A survey of the secondary metabolite chemistry profiles of New Zealand sponges of the genus Latrunculia has yielded new members of the discorhabdin A- and B-type families. The structure elucidation of (+)-(6R,8S)-1-thiomethyldiscorhabdin G???/I (5) and both enantiomers of 16a,17a-dehydrodiscorhabdin W (6) are reported. Absolute configurations were assigned by comparison with a dataset of recently reported electronic circular dichroism spectra of discorhabdin alkaloids. A stereochemical correction of the recently reported natural product (+)-3-dihydrodiscorhabdin A from (3S,5R,6S,8S)-(7) to the C3-epimeric (+)-(3R,5R,6S,8S)-(8) and assignment of absolute configuration is also presented. Semi-synthesis of (+)-(3S,5R,6S,8S)-(7) from (+)-discorhabdin A provided further evidence for this structure revision. Cytotoxicity data is reported for 5???8.

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  • Marine Natural Products

    Blunt, JW; Copp, Brent; Hu, W; Munro, MHG; Northcote, PT; Prinsep, Michele (2009-02-01)

    Journal article
    The University of Auckland Library

    Covering: 2007.

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  • The use of Constant Temperature Anemometry for permeate flow distribution measurement in a submerged hollow fibre system

    Wicaksana, Filicia; Fane, AG; Wing-Keung Law, A (2009-09-01)

    Journal article
    The University of Auckland Library

    This study investigates the application of the Constant Temperature Anemometry (CTA) technique to determine the flow distribution among hollow fibre bundles in a submerged membrane system. Membrane filtration was performed at constant permeate flux with five submerged hollow fibre membrane mini-bundles, representing regions of a submerged module, operating in parallel through a common suction pump. Five CTA sensors were located in a matrix above the outlets of the bundles so that the individual contributions of each bundle region to the net permeate flow could be monitored. This allowed measurement of the system response to simulated localised fouling or blocking, aeration failure and restoration of aeration. The CTA sensors were able to monitor the permeate flow distribution among the fibre bundles when mal-distribution of flow occurred in the system. Satisfactory performance of the CTA sensors was verified by comparing the amount of cake deposited on the membrane surface of the fibre bundles with the local flux behaviour. The results demonstrated the potential of using the CTA approach to characterise the cross-sectional fouling or blocking variation in a submerged hollow fibre membrane system. It is evident that this approach could be applied in other module configurations. Technical challenges to this CTA application are discussed.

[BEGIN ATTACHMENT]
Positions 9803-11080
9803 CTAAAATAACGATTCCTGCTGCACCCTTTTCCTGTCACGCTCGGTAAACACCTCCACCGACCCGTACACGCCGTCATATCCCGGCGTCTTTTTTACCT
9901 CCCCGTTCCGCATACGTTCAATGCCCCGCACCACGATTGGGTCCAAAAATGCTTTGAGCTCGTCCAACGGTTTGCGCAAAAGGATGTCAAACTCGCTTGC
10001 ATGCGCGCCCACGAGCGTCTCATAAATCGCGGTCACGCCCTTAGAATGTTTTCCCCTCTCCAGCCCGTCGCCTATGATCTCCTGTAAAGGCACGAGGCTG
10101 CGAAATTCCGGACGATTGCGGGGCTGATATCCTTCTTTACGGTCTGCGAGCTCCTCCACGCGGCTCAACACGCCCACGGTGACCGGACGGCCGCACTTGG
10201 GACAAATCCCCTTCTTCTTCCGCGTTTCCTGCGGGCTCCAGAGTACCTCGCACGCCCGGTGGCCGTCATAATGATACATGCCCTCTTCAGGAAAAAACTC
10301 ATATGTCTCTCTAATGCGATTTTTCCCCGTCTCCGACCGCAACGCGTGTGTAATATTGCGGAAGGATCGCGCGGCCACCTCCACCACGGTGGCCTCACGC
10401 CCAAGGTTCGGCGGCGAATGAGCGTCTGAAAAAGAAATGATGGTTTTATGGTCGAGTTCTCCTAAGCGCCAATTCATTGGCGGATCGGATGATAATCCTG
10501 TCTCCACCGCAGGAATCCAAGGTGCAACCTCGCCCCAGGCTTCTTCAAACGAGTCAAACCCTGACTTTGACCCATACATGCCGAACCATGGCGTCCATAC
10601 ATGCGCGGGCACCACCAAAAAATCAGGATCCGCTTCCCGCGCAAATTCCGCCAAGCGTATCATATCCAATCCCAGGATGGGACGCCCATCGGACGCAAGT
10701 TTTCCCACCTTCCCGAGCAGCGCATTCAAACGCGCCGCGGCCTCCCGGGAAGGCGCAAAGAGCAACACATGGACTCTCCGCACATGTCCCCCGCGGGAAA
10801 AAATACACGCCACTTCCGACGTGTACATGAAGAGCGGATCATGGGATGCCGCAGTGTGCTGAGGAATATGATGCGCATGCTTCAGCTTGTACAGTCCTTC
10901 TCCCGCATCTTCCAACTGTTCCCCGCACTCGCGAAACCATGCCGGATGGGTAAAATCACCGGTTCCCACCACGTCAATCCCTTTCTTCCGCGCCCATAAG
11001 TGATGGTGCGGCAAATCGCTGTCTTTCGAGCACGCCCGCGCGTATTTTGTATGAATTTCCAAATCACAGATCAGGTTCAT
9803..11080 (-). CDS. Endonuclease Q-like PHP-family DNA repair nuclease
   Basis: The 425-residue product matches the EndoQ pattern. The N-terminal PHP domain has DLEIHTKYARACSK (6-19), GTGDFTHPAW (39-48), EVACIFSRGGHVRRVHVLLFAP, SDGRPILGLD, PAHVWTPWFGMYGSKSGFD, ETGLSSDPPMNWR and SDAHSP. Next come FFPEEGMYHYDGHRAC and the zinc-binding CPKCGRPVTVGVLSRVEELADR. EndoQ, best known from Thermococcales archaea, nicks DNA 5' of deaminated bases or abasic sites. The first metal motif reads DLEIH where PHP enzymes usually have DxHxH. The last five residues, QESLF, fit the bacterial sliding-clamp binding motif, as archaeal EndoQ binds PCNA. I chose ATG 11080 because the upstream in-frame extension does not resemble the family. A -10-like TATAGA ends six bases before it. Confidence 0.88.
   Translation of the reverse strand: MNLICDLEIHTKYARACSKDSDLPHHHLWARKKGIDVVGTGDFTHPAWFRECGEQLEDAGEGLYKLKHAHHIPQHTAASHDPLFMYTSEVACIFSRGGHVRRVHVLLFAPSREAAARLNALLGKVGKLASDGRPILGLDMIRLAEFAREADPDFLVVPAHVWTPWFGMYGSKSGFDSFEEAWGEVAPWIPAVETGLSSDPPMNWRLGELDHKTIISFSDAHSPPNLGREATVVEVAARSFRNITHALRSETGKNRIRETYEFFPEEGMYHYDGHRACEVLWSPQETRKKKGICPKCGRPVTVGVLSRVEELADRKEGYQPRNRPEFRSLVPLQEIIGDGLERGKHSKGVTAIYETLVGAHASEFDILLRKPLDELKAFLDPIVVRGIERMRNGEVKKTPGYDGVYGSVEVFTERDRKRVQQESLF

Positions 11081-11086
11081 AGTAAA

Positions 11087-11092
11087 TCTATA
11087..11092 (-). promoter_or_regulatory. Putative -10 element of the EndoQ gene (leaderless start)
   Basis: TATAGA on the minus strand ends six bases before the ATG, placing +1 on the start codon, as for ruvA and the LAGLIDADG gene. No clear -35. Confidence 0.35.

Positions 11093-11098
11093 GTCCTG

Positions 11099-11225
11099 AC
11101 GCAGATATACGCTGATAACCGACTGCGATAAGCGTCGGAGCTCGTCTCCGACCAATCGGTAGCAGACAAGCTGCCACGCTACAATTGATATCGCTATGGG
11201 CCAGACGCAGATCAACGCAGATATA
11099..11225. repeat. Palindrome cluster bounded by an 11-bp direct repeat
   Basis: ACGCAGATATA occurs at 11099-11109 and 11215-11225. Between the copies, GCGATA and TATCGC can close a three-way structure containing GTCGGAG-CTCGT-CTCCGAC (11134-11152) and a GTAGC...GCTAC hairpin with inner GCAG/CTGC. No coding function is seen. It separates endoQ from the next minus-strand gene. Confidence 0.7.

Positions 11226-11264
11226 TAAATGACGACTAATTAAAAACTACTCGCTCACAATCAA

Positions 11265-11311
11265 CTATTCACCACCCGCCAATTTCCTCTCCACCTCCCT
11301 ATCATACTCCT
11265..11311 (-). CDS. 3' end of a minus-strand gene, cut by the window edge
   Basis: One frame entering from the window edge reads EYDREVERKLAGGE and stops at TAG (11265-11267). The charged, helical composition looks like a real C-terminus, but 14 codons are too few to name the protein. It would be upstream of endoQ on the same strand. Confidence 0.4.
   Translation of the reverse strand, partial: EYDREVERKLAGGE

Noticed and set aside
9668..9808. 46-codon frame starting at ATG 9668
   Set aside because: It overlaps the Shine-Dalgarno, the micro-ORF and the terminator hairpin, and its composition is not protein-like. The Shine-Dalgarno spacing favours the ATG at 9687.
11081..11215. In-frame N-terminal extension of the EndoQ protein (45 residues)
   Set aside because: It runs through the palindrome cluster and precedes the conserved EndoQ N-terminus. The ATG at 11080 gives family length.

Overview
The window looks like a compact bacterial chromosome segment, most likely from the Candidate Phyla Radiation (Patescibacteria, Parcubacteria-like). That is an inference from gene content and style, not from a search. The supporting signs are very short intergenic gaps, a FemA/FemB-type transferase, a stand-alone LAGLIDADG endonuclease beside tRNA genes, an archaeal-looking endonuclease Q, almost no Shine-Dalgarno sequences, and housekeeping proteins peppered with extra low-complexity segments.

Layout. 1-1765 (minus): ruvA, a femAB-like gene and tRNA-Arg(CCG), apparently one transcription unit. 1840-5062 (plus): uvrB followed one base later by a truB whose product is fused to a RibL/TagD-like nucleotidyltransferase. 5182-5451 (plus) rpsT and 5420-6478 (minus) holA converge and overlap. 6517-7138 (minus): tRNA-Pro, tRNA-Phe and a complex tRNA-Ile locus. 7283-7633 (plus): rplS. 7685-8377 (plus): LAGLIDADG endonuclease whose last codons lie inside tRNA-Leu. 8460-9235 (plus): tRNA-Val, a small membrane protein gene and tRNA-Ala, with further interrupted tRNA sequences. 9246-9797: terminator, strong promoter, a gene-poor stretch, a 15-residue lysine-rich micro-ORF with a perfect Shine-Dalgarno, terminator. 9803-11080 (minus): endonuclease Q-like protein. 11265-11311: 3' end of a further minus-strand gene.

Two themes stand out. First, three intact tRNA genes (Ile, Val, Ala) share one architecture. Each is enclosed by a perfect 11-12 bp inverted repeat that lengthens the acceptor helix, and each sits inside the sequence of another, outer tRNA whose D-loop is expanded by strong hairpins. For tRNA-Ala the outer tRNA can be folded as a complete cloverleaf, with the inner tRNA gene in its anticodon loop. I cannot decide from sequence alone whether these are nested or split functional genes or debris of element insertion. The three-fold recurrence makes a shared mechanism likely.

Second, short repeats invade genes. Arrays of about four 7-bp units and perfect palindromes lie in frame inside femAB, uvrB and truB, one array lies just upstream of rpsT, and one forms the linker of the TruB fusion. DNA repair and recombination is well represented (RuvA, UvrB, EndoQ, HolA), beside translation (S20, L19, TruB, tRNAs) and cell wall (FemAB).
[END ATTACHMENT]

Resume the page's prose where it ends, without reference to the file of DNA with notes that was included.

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  • Global Justice: A Cosmopolitan Account

    Brock, Gillian (2009)

    Book
    The University of Auckland Library

    This book develops a viable cosmopolitan model of global justice that takes seriously the equal moral worth of persons, yet leaves scope for defensible forms of nationalism and for other legitimate identifications and affiliations people have. The book addresses two prominent skeptics about global justice: those who doubt its feasibility and those who believe that cosmopolitanism interferes illegitimately with the defensible scope of nationalism by undermining goods of national importance, such as authentic democracy or national self???determination. The model addresses concerns about implementation in the world, showing how we can move from theory to public policy that makes progress toward global justice. It also makes clear how legitimate forms of nationalism are compatible with commitments to global justice. The book is divided into three central parts. In the first, the book defends a cosmopolitan model of global justice. In the second, which is largely concerned with public policy issues, it argues that there is much we can and should do toward achieving global justice. The book addresses several pressing problems, discussing bo theoretical and public policy issues involved with each. These include tackling global poverty, taxation reform, protection of basic liberties, humanitarian intervention, immigration, and problems associated with global economic arrangements. In the third part, the book shows how the discussion of public policy issues can usefully inform our theorizing; in particular, it assists our thinking about the place of nationalism and equality in an account of global justice.

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  • Securing the Aintree Intubation Catheter

    Baker, Paul; Hounsell, GL (2009)

    Journal article
    The University of Auckland Library

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  • The perception and preferences and preferences of parents of children with tracheostromies in a study of humidification therapy

    McNamara, David; Dickinson, Annette; Byrnes, Catherine (2009-09-01)

    Journal article
    The University of Auckland Library